4.16 Free Pullout Test on Trevira 1127 Geotextile......... 67
4.17 Fixed Pullout Test on Trevira 1127 Geotextile......... 68


Xll
FIGURES (continued)
FIGURE
4.18 Comparison of Soil-Geotextile Interface Tests.......... 70
4.19 Comparison of Test Results: Nonwoven
Material (after Ingold, 1982)......................... 72
5.1 Finite Element Mesh for the Large Pullout
Test Simulation....................................... 76
5.2(a) Applied Force Versus Cumulative Displacement
at Magnet Station No. 1............................. 79
5.2(b) Applied Force Versus Cumulative Displacement
at Magnet Station No. la............................ 80
5.2(c) Applied Force Versus Cumulative Displacement
at Magnet Station No. 2............................. 81.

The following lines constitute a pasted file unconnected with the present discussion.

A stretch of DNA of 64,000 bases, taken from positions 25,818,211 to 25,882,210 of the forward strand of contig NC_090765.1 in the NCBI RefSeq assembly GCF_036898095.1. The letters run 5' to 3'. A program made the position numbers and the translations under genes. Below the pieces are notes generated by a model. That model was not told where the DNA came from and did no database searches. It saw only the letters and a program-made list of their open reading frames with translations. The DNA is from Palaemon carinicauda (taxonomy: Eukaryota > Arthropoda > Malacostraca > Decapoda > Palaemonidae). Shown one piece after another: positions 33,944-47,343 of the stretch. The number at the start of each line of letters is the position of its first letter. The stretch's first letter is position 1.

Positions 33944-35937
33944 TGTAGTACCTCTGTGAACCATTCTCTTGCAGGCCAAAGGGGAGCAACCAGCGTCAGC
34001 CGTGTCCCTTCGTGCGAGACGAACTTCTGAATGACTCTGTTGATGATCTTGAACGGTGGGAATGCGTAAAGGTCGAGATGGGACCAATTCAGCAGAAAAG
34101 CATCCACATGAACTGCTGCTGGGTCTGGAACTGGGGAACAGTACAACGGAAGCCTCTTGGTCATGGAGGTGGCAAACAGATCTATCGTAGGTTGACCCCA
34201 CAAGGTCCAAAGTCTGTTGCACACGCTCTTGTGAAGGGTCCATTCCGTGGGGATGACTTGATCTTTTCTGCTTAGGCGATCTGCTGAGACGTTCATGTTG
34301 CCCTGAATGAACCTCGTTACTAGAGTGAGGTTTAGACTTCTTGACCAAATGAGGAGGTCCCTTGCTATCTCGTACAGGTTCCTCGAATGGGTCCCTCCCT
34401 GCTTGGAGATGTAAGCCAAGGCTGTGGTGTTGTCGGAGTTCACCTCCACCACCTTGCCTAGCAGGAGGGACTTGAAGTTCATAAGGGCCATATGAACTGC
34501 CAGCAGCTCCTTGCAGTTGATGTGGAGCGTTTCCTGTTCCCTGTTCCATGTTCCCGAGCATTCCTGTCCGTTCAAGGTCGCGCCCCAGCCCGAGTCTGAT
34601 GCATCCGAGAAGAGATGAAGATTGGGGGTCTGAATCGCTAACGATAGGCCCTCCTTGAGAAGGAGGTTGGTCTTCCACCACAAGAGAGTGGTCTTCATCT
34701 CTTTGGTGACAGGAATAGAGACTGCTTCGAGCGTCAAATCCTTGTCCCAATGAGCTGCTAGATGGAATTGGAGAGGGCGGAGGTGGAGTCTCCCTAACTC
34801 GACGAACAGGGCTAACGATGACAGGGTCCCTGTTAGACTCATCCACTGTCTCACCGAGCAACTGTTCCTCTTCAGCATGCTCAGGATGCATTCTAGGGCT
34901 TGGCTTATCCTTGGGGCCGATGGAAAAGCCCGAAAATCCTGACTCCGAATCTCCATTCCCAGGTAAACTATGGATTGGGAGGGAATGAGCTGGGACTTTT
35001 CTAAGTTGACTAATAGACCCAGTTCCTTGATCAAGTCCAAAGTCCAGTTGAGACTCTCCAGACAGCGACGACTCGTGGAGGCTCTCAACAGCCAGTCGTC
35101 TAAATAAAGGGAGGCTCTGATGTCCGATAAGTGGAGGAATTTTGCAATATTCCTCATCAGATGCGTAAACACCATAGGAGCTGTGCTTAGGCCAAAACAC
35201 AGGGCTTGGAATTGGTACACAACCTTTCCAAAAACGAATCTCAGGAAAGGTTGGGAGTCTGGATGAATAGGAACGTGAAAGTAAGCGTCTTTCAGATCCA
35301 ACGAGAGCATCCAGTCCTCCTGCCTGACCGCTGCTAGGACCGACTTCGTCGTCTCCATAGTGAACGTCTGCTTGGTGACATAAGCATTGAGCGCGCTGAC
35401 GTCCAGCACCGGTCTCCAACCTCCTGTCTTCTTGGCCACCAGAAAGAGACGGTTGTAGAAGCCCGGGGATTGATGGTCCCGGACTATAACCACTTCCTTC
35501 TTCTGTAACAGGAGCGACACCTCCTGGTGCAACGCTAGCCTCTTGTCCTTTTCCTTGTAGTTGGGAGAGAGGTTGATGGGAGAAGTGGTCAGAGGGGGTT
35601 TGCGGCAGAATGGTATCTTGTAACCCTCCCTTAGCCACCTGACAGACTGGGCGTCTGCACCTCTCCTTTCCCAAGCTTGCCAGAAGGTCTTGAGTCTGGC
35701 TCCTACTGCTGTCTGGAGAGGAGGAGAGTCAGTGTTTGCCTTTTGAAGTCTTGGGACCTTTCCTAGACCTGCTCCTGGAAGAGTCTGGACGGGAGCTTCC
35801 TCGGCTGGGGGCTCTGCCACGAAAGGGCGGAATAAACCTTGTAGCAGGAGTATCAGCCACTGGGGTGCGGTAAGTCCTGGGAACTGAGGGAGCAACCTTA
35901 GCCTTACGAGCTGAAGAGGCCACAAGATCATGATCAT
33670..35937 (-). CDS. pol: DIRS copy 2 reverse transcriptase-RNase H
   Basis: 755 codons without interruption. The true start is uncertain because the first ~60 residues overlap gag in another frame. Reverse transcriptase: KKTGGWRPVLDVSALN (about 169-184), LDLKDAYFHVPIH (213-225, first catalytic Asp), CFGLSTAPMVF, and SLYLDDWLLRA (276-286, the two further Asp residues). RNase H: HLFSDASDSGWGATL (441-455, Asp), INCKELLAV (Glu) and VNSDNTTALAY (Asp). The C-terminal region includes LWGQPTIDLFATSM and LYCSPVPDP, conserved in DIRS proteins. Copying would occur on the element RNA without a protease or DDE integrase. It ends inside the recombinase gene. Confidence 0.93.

5.2(d) Applied Force Versus Cumulative Displacement
at Magnet Station No. 2a............................. 82
5.2(e) Applied Force Versus Cumulative Displacement
at Magnet Station No. 3.............................. 83
5.2(f) Applied Force Versus Cumulative Displacement
at Magnet Station No. 4, 4a, 5...................... 84
5.3 Initiation of Movement Along the Length of the
Geotextile Due to Applied Pullout Forces............ 87
5.4 Predicted Interface Shear Stress Distribution
Along the Length of the Geotextile at (a) 180
lb Applied Force and (b) 270 lb Applied Force....... 88
5.4 Predicted Interface Shear Stress Distribution
Along the Length of the Geotextile at (c) 360
lb Applied Force and (d) 525 lb Applied Force
(at Failure).......................................... 89
5.5 Strain Distribution Along the Length of
the Geotextile in Test 3 for 607 lb Applied